Humid Vancouver Island is ideal for mold to grow

Sooke resident frustrated with mold problem

Common household mold can have devastating effects on a person’s wellbeing, say officials

When Sooke resident Meg Anderson moved to a house in Ladysmith a few years ago, she noticed she was getting a cough, her chest felt heavy and she couldn’t sleep.

A couple of trips to the doctor revealed she had asthma, and that her lungs were attacked by an allergy. Just before she decided to move out, she discovered her house’s foundation was leaking moisture into the structure, allowing mold to grow and thrive.

“I didn’t see it because it was behind the bed, dressers and places that you don’t always move around. It was in the drywall, and it was black,” she said.

She later moved to Sooke, but Anderson’s ordeal with mold is far from over.

“I love the air here [in Sooke] but my asthma has gotten worse,” she said, adding that her apartment, while better for her allergies, isn’t mold-free, either.

“It’s a real dilemma for me, because I’m on a disability pension and I can’t even afford to pay rent or get the medication I need,” Anderson said.

Turns out, mold likes the Island and Lower Mainland, thanks to the humid, temperate rainforest setting, said Ryan Ractliffe, owner of Axiom Mould Experts, a remediation company that specializes in mold.

“We have high moisture conditions, whether it be from rain or high humidity, so that, in combination with the building materials use, will often cause mold to grow,” Ractliffe said, adding high humidity, or water intrusion, notably near washing machines, dishwashers, sinks, plumbing, as well as leaky windows contribute to mold.

Ractliffe pointed out the drywall contents makes a big difference too, such as oriented strand board, which he calls one of “the worst-offended materials” as it is porous and full of organic matter.

“Mold’s role is to break down organic matter, so they can return to the soil and have other organisms use them, but they can’t tell the difference between a tree outside and our home,” he said.

Most concerning, is stachybotrys, (also known as toxic black mold) due to its highly toxigenic nature, though, despite common belief, Ractliffe said the colour of mold is not an indicator to its toxicity.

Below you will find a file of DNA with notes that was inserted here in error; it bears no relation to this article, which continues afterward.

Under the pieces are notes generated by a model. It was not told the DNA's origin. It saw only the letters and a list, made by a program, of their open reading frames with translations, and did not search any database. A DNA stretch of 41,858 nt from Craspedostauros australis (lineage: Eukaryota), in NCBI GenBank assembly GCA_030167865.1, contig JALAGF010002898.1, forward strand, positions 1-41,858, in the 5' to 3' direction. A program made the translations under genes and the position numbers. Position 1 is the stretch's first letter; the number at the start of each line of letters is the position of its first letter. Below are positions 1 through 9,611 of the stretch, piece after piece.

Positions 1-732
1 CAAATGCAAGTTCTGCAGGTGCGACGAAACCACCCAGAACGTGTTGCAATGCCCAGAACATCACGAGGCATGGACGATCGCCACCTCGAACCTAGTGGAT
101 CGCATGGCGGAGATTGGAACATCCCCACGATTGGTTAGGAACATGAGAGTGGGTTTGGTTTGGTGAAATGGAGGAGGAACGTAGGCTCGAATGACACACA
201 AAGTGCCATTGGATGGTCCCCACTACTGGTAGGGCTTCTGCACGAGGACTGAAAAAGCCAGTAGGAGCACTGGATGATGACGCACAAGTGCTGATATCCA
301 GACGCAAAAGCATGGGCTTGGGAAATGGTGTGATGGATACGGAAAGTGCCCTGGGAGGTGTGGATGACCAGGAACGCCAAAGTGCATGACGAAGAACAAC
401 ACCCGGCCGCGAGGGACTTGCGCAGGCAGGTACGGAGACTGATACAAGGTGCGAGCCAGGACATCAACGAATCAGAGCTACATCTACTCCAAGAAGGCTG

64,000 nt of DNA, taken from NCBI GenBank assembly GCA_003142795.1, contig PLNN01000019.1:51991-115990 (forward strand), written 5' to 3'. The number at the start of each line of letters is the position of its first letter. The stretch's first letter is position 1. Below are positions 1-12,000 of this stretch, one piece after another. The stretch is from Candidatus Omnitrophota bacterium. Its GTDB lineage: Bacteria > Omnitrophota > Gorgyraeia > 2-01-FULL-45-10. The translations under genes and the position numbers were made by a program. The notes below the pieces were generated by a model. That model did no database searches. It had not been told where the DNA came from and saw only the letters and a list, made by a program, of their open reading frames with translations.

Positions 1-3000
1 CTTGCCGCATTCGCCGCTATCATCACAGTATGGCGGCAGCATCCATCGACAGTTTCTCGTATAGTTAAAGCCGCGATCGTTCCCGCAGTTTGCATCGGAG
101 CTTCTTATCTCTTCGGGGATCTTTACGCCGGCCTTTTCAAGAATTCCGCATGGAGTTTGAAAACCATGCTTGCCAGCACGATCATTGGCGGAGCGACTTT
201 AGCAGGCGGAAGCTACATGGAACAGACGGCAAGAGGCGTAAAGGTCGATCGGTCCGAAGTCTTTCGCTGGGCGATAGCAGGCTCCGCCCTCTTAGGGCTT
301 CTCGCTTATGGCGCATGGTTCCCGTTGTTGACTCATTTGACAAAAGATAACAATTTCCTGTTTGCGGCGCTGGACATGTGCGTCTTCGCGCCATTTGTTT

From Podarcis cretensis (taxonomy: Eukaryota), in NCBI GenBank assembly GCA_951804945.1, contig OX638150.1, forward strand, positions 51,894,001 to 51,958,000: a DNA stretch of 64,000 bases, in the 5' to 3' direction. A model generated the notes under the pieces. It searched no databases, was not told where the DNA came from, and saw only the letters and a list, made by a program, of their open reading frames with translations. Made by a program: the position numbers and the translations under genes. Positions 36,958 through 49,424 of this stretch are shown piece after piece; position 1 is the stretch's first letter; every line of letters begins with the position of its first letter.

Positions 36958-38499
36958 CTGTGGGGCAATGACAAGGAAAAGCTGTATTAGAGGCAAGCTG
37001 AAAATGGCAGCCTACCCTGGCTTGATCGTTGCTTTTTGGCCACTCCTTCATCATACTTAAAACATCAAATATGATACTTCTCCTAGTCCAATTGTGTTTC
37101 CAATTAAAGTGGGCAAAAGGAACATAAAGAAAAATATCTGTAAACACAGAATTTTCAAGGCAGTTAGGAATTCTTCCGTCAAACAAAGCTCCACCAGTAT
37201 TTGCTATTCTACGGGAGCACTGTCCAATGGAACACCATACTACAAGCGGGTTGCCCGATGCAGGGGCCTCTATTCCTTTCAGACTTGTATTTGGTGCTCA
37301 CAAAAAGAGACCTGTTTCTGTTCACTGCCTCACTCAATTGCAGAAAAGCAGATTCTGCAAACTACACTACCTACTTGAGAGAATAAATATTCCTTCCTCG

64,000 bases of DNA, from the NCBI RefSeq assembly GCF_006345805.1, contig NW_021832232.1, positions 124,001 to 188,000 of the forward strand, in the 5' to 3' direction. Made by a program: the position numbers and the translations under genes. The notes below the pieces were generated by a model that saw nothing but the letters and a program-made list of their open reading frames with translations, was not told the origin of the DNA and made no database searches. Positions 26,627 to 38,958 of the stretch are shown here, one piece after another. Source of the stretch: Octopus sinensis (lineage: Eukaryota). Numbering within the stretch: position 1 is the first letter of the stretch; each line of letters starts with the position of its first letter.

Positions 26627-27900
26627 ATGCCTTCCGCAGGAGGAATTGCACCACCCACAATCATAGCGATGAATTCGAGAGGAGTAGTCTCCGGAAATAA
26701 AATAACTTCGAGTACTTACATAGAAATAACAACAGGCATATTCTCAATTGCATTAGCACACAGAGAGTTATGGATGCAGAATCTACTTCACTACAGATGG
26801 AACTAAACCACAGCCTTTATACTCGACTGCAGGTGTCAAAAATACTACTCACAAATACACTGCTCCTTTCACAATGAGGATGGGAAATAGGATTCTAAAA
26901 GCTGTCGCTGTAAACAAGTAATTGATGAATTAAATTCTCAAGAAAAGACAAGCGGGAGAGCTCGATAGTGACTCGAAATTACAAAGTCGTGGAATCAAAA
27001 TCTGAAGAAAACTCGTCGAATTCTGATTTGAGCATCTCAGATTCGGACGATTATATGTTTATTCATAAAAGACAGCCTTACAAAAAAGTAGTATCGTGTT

“There are some white molds that are very toxic, and there are some black molds that are quite allergenic or benign,” he said. “Understanding the difference between the two becomes quite important to how we treat these problems.”

Unlike stachybotrys, which takes a longer time to grow, penicillium aspergillus (also common in homes) grows within 24 to 48 hours of damp conditions. Common symptoms for mold exposure are usually headaches, sore throat, tightness in the chest, eye irritation, among others.

“They’re [mold] releasing these enzymes in the air as part of their digestive process, and a defense against bacteria, their natural, mortal enemy. We just get caught in the crossfire of it,” he said.

The elderly, the very young and those with existing lung diseases and compromised immune systems are most at risk to mold effects, noted Chris Carlston, a physician and associate professor at the University of British Columbia.

“Anyone who has a history of asthma, that even on itself puts them in a special category of concern,” he said, adding healthy adults with good immune systems should be OK.

 

“They may be irritating, they may be annoying, they may even make you feel nasty, but it’s not a disease. If you are exposed to mold every day, it’s chronic but it doesn’t actually cause a chronic medical

condition.”

 

A lot of it comes down to prevention, Ractliffe said, such as maintaining a dust-free environment and a dehumidifier to keep the humidity level around 50 per cent or lower.

“Keep the air as dry as possible, that way if there are any spills, or if there’s any moisture escaping, that things can dry up quickly,” he said. “Another thing is to resolve any flooding and seepage issues into the house, especially in the basement.”

 

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